Well… in that case, that’s where the value proposition of the Canon and Panasonic come into play.
The biggest advantage of the Canon is a slightly longer lens range (24-100mm equivalent, f/1.8-f/2.8).
For the Panasonic, it’s the touch screen with well implemented touch to focus controls and a slightly faster lens (f/1.4) on the wide end (24-72mm equivalent, f/1.4-f/2.8).
For stills, the big advantage of the Sony is going to be the pop-up electronic finder. Another plus for the Sony is its speed, especially vs the Canon. The Panasonic’s DFD (depth from defocus) technology compares well with the Sony in stills shooting, but the Sony has a significant advantage in autofocus during video.
One of the biggest selling points of the Sony is it’s ability to do both stills AND video extremely well. If you have zero interest in video, then you may very well be paying a fair bit for a lot of extra features that you may never use.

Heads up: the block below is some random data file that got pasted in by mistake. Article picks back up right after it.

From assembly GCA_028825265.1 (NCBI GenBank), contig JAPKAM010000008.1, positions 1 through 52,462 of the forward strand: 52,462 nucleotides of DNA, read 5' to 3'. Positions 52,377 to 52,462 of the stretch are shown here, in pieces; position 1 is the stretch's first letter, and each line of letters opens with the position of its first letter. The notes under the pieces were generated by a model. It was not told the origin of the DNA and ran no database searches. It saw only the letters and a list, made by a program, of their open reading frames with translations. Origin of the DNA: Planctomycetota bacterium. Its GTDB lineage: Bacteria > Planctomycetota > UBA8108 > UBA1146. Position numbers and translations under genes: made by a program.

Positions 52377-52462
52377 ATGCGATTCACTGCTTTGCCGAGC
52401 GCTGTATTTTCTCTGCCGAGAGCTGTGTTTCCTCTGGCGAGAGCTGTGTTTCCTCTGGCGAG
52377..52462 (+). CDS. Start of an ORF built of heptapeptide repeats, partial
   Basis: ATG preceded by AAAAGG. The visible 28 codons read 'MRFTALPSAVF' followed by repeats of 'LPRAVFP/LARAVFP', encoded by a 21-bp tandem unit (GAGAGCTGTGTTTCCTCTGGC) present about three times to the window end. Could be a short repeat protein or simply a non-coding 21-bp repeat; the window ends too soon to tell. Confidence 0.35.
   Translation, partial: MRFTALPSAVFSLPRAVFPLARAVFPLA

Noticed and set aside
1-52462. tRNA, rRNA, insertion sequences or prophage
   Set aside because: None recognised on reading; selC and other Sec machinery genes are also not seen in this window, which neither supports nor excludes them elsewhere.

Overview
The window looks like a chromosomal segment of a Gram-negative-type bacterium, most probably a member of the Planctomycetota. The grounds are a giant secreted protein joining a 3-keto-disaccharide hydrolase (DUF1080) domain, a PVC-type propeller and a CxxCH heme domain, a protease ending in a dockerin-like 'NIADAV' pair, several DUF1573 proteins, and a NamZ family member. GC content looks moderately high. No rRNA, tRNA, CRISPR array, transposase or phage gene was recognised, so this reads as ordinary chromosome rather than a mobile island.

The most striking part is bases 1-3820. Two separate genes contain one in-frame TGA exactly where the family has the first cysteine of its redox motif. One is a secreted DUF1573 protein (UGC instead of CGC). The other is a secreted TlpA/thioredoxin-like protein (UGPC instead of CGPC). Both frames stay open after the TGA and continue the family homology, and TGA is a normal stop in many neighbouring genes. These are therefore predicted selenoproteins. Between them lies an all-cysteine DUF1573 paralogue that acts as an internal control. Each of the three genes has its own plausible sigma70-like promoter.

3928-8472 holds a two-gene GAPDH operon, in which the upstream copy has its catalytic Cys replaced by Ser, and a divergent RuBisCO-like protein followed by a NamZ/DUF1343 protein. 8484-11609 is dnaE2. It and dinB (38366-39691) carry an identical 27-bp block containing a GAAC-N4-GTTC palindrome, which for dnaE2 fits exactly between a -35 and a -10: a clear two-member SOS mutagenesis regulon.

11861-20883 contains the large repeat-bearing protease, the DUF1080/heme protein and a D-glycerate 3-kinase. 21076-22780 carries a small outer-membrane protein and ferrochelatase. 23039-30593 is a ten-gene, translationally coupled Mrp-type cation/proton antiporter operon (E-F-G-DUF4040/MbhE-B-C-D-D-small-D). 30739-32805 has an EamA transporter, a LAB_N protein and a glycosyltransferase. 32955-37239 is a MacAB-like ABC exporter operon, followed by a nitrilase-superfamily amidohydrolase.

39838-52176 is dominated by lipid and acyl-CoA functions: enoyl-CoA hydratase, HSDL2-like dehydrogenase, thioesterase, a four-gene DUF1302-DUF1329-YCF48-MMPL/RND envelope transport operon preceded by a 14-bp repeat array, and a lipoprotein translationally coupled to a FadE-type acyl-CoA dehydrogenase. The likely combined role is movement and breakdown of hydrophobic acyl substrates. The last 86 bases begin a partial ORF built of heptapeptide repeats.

But if you’re even remotely curious about video, not only will the RX100 V give you a ton of features that you won’t even find in more expensive cameras, it will also give you fantastic video quality in both 4K and Full HD.
Even if you disregard the HFR options and the ability to shoot 4K at 60p, full HD at 120p, picture profiles and S-Log option, there’s still a lot to like. The autofocus in video is one of the best around, and even the basic full HD quality (1080p, non-4K) alone is really, really, really good! (Really!).
What could be improved
My biggest beef with the RX100 V is the lack of a touch screen. Just the addition of touch to focus alone could elevate this camera to a whole new level. But there are some built-in features that can help with this – the excellent eye autofocus, a completely under-rated feature in Sony cameras, is one example. This is a feature that allows you to quickly grab focus on the closest eye. It is an astounding feature that has to be seen to be believed, but there are times when it isn’t as useful (e.g. when shooting a scene with multiple people) – this is where touch to focus can come in useful.